A traditional way of covering ground is to do a quick sweep of the area first, then concentrate more carefully and thoroughly on the problem areas on second, third, etc. go-rounds. If a security volunteer on foot patrol is working with a partner, they may choose to split the area between them or change patrol routes occasionally at random to keep criminals off guard. Security volunteers can choose a zigzag route, cloverleaf pattern or circular route, as long as they have a system that insures they remember to cover all areas.

Preparation for Patrol

A security patrol volunteer should always be prepared before starting a patrol. Volunteers should wear comfortable shoes. Security Patrol Volunteers should bring a two-way radio (if working with a partner) and/or cell phone in order to keep in contact with other patrol volunteers, police and fire departments.  A flashlight is required to reveal interiors of dark spaces or when patrolling at night.  Pepper spray or gel is a good defensive option if you are trained and licensed to carry it, but knives, firearms or other deadly weapons are strictly prohibited. Additionally be sure to carry a small note pad and pen to use for gathering information like a car license number or address to help the police.

Security patrol volunteers should mentally prepare for starting a patrol as well to ensure that they remain calm, collected and focused while on patrol. Security patrol volunteers must always stay alert and work to overcome the occasional tedium produced by patrolling.

Conducting a Safe Patrol

Having a Patrol Partner is always recommended for several reasons:

  • Safety - patrolling in pairs ensures that you will always have immediate back-up.
  • Alertness - having a partner will help keep you more alert while on patrol.  
  • Observation: your powers of observation will be doubled with two sets of eyes.
  • Accountability - You will each be able to account for the others actions.  

To schedule patrols with a partner, first enlist someone you know and are comfortable with that can join up with you. Each 2 hour patrol shift allows for two volunteers to sign up.  Communicate with your partner and select shifts to accompany each other. There is no shortage of patrol shifts available so paring up with your partner should be easy.


Patrol shifts, in most cases, will not be longer than two hours to ensure that we receive peak performance from our volunteers while on patrol.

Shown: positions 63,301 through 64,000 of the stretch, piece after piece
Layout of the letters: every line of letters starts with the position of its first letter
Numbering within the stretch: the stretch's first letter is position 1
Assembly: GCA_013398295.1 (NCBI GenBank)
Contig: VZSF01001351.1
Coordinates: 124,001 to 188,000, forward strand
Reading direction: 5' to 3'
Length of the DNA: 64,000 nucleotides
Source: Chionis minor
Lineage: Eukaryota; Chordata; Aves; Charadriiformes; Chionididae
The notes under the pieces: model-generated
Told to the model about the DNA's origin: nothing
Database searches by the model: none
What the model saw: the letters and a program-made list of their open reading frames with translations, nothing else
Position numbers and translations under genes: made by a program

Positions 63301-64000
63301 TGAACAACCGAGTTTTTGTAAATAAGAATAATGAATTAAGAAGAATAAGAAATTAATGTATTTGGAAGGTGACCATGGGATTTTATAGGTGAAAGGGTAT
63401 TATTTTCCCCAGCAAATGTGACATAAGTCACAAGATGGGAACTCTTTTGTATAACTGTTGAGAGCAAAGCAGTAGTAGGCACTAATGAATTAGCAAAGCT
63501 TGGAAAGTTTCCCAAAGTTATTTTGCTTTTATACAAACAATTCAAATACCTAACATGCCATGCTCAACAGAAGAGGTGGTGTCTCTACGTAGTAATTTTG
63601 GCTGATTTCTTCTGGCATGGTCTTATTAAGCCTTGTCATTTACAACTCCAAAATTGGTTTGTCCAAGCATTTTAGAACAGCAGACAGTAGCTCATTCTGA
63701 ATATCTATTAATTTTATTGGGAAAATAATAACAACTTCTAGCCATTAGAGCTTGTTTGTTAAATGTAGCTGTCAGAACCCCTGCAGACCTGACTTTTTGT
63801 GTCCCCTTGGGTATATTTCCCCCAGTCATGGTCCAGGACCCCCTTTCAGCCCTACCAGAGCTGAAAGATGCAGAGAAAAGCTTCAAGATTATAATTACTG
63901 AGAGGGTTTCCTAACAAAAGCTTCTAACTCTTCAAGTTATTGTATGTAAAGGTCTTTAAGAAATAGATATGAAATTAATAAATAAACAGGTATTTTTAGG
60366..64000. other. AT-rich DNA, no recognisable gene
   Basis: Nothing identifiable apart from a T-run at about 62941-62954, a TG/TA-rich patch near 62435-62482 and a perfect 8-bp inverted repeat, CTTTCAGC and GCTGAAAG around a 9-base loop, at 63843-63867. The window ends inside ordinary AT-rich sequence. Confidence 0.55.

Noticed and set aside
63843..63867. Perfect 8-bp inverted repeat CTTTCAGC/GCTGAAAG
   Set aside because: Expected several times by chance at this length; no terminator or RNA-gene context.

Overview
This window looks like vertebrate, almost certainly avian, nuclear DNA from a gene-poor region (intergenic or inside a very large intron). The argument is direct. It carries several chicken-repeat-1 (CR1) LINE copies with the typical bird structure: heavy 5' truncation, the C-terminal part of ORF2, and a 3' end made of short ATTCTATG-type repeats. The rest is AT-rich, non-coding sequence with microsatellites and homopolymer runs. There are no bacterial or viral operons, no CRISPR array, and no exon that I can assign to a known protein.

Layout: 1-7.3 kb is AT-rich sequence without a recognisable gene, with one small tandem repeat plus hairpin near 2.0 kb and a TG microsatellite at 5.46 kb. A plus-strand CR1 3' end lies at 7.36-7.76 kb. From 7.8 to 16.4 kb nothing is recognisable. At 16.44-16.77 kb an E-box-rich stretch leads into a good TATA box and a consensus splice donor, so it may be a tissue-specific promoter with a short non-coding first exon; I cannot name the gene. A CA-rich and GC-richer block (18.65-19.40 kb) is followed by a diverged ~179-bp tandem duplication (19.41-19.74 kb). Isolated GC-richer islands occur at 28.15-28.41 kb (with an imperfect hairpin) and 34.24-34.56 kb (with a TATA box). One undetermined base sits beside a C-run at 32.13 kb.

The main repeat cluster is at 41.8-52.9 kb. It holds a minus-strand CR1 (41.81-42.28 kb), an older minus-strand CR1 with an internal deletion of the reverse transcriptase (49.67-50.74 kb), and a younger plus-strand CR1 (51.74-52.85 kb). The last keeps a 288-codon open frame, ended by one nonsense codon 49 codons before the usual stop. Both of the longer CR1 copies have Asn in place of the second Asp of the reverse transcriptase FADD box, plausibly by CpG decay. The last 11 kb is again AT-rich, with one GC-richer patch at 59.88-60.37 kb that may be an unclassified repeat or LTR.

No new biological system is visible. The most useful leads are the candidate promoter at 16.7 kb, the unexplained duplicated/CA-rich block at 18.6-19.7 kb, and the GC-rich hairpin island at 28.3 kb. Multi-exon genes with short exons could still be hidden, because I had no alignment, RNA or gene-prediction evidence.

Safety Do's & Dont's

  • Don't round a corner too close to the wall, as you could easily be jumped from your blind spot due to your poor vantage point. Patrol volunteers should always maintain a wide view of the area they are patrolling.
  • Do stay to the side in parking garages and small streets to avoid speeding cars.
  • Don't walk into into enclosed dark areas without a backup.
  • When working with a patrol partner, never lose sight of your partner (unless you have 2-way radio communication).
  • Do sweep your flashlight over dark spaces and call out to determine if anyone is present before entering.
  • Always, always call for backup when unsure of the situation confronting you.
  • Never, never put you or your partner's personal safety in jeopardy.  

Calling for Back-Up

  • Call California Highway Patrol Dispatch (323) 982-4900 for incidents on Freeways only
  • Call LAPD (310) 726-7920 for Quality of Life (homeless) issues.
  • Call 911 or the LAFD for fire emergencies or paramedics.
  • Fire stations serving San Pedro: 

          Fire Station 101 (310) 548-7501 - 1414 25th Street, San Pedro (South Shores), CA 90732

          Fire Station 110 (310) 548-7545 - 2945 Miner Street, Berth 44-A (Fort MacArthur Area), San Pedro CA 90731

          Fire Station 112 (310) 548-7542 - 444 South Harbor Boulevard, Berth 86 Ports O' Call, San Pedro, CA 90731

          Fire Station 48   (310) 548-7548 - 1601 South Grand Avenue, San Pedro, CA 90731

​          Fire Station 36   (310) 548-2836 - 1005 North Gaffey Street, San Pedro, CA 90731